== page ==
When I was sixteen, I sat on a wooden stool in my chemistry class. The whole class sat around one huge laboratory bench and most of the faces that stared back at me were boys. It was the same in maths and physics. I was girl in a boys’ world.
Where were the girls? At this point, I didn’t consciously ask this question, but I was puzzled. The whole of society was skew. All around me and in my own family as well, men were breadwinners and women were housewives. A teacher said to me: “It’s going to harder for you to have a career because you are a girl.”
It was only years later that I began to pursue this further. Over three decades of gradual accumulation of messages that women were more suited to some roles and men others, and that the roles of men and women are valued differently, I decided to find out the truth.
I read feminist books, talked to experts and started writing a blog (http://delilah-mj.blogspot.co.uk). My neuroscience doctorate from years ago became useful as I delved into academic papers and searched for an answer to the question: are men and women naturally different in the way we think, the way we behave and what we aspire to? Or are we shaped by society’s expectations of us and the different activities that we do, skills that we learn and roles that we play?
Many studies have been carried out in this area, and as yet there is no clear answer. The results are hazy and there is no conclusive evidence to show that boys and girls are born with different cognitive talents. What is much more likely to be happening is that our brain changes in structure and function as we absorb the messages around us and we are influenced and moulded by the stereotypes of society around us.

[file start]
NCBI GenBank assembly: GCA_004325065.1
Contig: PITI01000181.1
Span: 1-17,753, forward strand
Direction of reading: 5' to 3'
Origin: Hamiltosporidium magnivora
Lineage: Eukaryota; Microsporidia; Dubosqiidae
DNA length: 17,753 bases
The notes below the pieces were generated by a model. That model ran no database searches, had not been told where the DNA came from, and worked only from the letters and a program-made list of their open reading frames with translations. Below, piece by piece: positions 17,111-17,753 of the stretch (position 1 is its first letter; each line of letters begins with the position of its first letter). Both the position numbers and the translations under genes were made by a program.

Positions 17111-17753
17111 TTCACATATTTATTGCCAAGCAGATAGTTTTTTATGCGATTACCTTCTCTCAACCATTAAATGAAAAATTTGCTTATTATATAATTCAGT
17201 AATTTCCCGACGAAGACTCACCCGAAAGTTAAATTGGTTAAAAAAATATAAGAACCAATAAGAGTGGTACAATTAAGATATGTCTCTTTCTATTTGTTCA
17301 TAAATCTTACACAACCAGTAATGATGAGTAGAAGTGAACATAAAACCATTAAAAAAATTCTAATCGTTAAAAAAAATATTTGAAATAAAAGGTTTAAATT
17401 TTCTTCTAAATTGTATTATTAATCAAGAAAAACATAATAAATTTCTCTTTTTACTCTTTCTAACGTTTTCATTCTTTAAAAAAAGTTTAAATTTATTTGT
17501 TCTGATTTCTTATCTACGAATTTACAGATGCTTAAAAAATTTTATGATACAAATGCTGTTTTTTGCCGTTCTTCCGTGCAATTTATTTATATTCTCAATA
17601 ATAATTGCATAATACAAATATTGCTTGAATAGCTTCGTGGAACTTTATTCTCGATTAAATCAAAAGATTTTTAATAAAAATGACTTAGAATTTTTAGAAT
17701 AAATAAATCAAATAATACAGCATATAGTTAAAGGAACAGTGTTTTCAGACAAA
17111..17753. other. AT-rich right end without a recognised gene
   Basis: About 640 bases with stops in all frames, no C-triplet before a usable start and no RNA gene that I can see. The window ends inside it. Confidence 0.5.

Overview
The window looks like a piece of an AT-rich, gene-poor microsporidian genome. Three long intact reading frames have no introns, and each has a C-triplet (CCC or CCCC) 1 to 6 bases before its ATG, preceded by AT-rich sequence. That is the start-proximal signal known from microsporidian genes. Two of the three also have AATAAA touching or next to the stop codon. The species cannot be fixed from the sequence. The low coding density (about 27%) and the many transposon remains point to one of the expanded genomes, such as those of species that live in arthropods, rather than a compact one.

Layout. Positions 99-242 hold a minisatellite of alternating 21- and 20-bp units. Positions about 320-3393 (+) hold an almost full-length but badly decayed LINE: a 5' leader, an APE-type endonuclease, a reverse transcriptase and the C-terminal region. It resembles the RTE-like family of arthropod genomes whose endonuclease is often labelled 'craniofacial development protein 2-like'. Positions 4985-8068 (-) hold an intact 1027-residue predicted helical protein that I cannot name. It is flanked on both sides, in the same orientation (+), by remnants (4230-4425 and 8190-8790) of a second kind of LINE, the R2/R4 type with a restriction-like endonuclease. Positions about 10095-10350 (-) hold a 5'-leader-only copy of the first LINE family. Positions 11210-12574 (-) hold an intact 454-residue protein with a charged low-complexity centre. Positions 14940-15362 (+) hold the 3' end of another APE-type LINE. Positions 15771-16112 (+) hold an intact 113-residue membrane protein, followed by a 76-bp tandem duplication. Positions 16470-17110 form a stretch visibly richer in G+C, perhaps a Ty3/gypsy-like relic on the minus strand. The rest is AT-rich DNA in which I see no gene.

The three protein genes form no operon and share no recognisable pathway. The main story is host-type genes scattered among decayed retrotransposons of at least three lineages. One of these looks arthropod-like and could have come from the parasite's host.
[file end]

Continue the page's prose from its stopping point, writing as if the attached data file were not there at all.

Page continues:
At the end of 2011, I led the successful Hamleys campaign (http://breakthrough-stereotypes.org.uk/?page_id=265), which resulted in the famous toyshop ditching its gender signs. The story received media coverage all over the world and debates went on for weeks. The strong resistance and the controversy confirmed how strongly gender is embedded in people’s identities and is locking the status quo.
A few months later, I set up the Breakthrough gender stereotypes programme (http://breakthrough-stereotypes.org.uk) in schools, in partnership with Laura Kirsop, a year 5 teacher at Soho Parish School. This was a series of lessons on the theme gender stereotype awareness covering the spectrum of the National Curriculum. The results – transformation of the children’s perceptions of the world around them – were uplifting and powerful.
This is just the beginning. This is an important message that can change people’s lives and open up opportunities, and my mission is to take this out to share it with as many people as possible. Schools is one route, and I am designing programmes and principles and working on a model of dissemination. But there’s also the rest of the world. This is about much more than gender stereotype awareness. It’s about self awareness, which is the key to self-empowerment, fulfillment in life, and success.
Dr Laura Nelson (http://drlauranelson.com) is a writer, speaker and entrepreneur.